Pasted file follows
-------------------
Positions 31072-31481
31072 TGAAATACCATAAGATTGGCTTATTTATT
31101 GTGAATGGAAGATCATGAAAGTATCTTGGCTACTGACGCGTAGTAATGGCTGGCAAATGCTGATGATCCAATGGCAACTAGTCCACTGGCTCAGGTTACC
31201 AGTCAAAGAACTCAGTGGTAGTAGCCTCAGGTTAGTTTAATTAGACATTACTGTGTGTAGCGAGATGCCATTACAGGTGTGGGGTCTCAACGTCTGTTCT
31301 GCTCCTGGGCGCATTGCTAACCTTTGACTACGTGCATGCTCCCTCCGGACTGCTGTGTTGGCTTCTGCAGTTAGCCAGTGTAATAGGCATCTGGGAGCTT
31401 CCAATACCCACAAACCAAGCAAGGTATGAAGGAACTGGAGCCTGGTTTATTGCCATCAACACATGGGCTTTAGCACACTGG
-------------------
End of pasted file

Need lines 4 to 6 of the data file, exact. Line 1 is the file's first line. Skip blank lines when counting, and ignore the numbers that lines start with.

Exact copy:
31201 AGTCAAAGAACTCAGTGGTAGTAGCCTCAGGTTAGTTTAATTAGACATTACTGTGTGTAGCGAGATGCCATTACAGGTGTGGGGTCTCAACGTCTGTTCT
31301 GCTCCTGGGCGCATTGCTAACCTTTGACTACGTGCATGCTCCCTCCGGACTGCTGTGTTGGCTTCTGCAGTTAGCCAGTGTAATAGGCATCTGGGAGCTT
31401 CCAATACCCACAAACCAAGCAAGGTATGAAGGAACTGGAGCCTGGTTTATTGCCATCAACACATGGGCTTTAGCACACTGG